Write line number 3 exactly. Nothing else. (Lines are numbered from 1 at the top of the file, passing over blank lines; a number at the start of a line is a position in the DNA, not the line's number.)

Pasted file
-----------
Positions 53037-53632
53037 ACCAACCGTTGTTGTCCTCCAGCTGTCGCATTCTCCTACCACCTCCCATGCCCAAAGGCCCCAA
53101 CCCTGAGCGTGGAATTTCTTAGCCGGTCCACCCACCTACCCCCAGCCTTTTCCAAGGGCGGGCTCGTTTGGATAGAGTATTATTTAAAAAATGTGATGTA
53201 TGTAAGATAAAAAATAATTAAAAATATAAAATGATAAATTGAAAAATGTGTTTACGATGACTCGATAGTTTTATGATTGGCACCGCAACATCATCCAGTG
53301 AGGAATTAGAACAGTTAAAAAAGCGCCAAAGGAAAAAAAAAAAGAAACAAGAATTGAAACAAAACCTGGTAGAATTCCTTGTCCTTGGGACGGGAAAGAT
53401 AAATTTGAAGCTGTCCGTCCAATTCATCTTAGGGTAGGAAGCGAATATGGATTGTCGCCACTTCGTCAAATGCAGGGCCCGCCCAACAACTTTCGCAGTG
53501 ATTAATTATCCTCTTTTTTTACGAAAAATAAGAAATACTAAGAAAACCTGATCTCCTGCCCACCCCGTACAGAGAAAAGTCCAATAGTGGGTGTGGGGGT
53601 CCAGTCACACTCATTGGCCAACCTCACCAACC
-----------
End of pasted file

53101 CCCTGAGCGTGGAATTTCTTAGCCGGTCCACCCACCTACCCCCAGCCTTTTCCAAGGGCGGGCTCGTTTGGATAGAGTATTATTTAAAAAATGTGATGTA